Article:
To the same effect is Jermaine v. Graf, 225 Iowa 1063, 1066, 283 N.W. 428, 430. There, in answer to the contention that the Iowa code provides that the rule that statutes in derogation of the common law are to be strictly construed has no application here, we said: "But this court has repeatedly held that statutes providing for substituted service of original notice present a method of procedure that is extraordinary in character, and allowed only because specially authorized. We have held that, such statutes being the only authority for the extraordinary procedure, to justify the procedure the facts recited in the statute must appear." Authorities are cited. Hayes v. Jansen, D.C., 89 F. Supp. 1, 3, decided in the Federal Court for the Northern District of Iowa and so following the established Iowa law, contains this statement: "* * * in determining whether or not jurisdiction has been acquired in substituted service cases of any character, a narrow and literal compliance with the statutory requirements would of necessity need be shown by a plaintiff to satisfy the statute. The fact that the Iowa Supreme Court have consistently followed this rule since and long prior to the enactment of the nonresident * * * service statutes is almost too fundamental to require citation of authorities."
Further discussion of the question seems needless, since the plaintiff in reply argument admits this was the rule in Iowa prior to the decision of Jacobson v. Leap, 249 Iowa 1036, 88 N.W.2d 919 and State ex rel. Hanrahan v. Miller, 250 Iowa 1358, 96 N.W.2d 474. It is the thought of plaintiff's counsel that these cases have changed the rule. We do not agree.
Both plaintiff and defendant have argued the point on the assumption that the service provided by our nonresident motorist statutes is a substituted one. Several of our cases also proceed upon this theory. Whether this is correct we do not find it necessary to decide. It is at least, and certainly, an extraordinary method of procedure. It is the thoroughly established rule that jurisdiction of the defendant in actions in personam cannot be obtained by service on him outside the state. Service by publication may be had when personal service within the state cannot be obtained, in specified cases listed in R.C.P. 60, 58 I.C.A. But these are all in actions in rem. Personal service outside the state generally is equivalent to publication. R.C.P. 64. It is only in nonresident motor vehicle damage suits that personal jurisdiction of a defendant may be had through service beyond the borders of Iowa. A special procedure is set up for this; but it must be listed as high among the "extraordinary procedures" referred to in the authorities in which a strict and literal compliance with the statutes is *244 required. In fact, it may fairly be said to be an "extraordinarily extraordinary" procedure.
II. Three Iowa cases are cited by the plaintiff as authority for the contention that we have now relaxed the rule of strict compliance. Two of themJacobson v. Leap and State ex rel. Hanrahan v. Miller we have referred to above. Neither of these is in point. They have nothing to do with the nonresident motor vehicle service of notice cases. In Jacobson v. Leap, we made it clear that we were not discussing the manner of service on nonresident vehicle owners or operators, when we said: "The other defendants, both foreign corporations, were served with notice as provided by section 321.501, Code of 1954, I.C.A." Jacobson v. Leap, 249 Iowa loc. cit. 1038, 88 N.W.2d loc. cit. 920. The question there involved was the contents of the notice, and our discussion was entirely to the point whether it complied sufficiently with R.C.P. 50, which defines what the notice shall contain, in all cases. The same is true of State ex rel. Hanrahan v. Miller, supra. We were not, in either case, dealing with an "extraordinary procedure" such as the manner of service of the notice on a nonresident defendant. They applied a liberal rule to the question of contents of original notices in cases generally, but go no farther.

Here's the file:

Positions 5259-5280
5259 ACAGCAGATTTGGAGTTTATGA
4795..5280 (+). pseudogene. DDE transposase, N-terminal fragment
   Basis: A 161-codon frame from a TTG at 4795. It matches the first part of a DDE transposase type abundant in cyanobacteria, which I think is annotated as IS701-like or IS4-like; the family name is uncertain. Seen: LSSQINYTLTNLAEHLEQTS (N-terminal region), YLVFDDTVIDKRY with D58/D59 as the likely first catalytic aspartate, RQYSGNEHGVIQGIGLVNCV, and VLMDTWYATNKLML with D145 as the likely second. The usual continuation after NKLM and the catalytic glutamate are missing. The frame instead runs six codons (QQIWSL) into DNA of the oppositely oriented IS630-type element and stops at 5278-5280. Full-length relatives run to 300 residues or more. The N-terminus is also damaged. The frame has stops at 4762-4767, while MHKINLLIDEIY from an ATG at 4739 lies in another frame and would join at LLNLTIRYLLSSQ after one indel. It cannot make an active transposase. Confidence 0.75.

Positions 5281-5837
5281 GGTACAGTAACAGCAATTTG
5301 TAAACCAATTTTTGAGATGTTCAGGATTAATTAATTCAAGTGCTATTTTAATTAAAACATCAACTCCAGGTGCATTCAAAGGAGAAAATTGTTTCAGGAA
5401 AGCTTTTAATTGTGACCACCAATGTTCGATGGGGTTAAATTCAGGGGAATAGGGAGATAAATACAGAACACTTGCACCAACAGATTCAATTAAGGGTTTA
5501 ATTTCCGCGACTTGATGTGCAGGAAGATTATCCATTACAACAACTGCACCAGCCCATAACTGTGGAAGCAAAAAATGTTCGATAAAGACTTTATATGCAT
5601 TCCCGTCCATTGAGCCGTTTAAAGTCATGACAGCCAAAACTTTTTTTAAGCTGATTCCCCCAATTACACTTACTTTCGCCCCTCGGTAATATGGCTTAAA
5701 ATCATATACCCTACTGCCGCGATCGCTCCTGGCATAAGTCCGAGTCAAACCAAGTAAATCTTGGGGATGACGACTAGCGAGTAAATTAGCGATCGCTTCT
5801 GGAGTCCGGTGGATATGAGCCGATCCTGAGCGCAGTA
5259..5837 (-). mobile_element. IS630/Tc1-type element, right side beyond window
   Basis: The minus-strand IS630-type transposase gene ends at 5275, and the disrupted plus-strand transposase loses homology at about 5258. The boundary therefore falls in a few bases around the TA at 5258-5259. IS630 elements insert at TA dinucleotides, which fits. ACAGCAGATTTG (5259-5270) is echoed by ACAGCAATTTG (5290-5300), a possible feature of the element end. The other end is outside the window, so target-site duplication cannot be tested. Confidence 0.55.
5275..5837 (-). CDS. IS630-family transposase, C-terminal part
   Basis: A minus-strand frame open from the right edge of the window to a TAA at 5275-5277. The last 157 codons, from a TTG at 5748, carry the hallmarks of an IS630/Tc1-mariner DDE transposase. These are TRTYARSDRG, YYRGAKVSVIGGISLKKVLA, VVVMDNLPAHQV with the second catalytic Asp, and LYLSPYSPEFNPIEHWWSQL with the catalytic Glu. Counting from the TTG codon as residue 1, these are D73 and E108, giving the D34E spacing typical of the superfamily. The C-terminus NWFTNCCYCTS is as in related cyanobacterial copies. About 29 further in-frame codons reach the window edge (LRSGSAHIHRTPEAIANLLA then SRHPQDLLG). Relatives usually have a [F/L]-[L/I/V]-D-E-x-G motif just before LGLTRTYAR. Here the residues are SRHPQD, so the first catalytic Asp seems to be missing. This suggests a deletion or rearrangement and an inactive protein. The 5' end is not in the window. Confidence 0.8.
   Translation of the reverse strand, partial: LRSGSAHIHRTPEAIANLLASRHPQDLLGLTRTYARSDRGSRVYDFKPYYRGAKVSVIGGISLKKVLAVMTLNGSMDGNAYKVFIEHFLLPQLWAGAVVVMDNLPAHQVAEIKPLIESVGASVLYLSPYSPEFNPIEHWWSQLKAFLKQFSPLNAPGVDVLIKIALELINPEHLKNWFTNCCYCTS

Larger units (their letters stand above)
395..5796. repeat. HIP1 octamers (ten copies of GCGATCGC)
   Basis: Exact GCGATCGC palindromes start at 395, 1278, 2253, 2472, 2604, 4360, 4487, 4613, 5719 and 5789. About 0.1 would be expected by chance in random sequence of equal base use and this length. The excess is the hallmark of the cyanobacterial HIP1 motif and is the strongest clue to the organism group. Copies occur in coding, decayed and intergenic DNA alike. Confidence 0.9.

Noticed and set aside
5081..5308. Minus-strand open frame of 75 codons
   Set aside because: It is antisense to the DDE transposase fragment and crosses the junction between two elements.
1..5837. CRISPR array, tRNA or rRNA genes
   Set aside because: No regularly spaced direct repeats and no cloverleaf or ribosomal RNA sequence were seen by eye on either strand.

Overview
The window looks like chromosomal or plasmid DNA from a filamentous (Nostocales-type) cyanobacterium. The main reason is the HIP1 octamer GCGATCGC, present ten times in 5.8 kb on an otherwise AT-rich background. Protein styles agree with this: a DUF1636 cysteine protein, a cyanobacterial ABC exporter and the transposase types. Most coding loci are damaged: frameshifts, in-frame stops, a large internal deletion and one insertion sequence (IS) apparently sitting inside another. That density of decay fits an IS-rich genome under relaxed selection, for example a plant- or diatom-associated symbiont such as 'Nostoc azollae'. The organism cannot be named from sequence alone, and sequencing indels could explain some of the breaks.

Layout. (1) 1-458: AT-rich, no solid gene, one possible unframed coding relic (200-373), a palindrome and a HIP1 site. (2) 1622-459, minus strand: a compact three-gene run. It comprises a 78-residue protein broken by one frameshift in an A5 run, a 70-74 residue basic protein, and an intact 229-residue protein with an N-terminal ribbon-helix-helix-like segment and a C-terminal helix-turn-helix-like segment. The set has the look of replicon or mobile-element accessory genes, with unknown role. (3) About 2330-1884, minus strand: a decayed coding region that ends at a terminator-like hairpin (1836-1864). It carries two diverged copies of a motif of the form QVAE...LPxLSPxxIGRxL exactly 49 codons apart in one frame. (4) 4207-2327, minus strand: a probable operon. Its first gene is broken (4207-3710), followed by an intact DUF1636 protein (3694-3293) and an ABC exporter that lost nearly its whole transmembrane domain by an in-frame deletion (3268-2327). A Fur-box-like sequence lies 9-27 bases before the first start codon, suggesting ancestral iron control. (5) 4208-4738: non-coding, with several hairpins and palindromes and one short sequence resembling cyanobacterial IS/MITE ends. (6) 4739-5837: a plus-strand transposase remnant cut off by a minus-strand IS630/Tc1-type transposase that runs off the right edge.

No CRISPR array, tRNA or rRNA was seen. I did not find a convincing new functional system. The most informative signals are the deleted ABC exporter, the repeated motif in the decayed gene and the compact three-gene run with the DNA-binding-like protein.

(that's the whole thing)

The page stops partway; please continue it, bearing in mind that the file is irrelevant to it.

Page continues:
Ransom v. Sipple Truck Lines, 240 Iowa 466, 34 N.W.2d 590, deals with a notice to a nonresident corporate defendant mailed to its president and secretary rather than to the corporation itself. We said: "The corporation was practically defunct and these were the proper persons to receive such notifications for it." (Citing authorities.) Ransom v. Sipple Truck Lines, 240 Iowa loc. cit. 470, 34 N.W.2d loc. cit. 592. We also said: "Nor are the forms or service of the original notice themselves questioned." Ransom v. Sipple Truck Lines, 240 Iowa loc. cit. 469, 34 N.W.2d loc. cit. 592. We also pointed out that the original notice in each case was properly addressed to the defendant corporation, and was strictly correct in form. What we held, and all that we held, was that mail addressed to the managing officers of a defunct corporate defendant was sufficient to meet the requirements of the statute that it be addressed to the defendant.
The plaintiff cites cases from foreign jurisdictions in support of the contention that we should overlook the failure to comply strictly with the provisions of our statute as to service of notice. It is sufficient to say at this point that they were made under statutes differing materially from ours. We shall discuss some of these in a later division.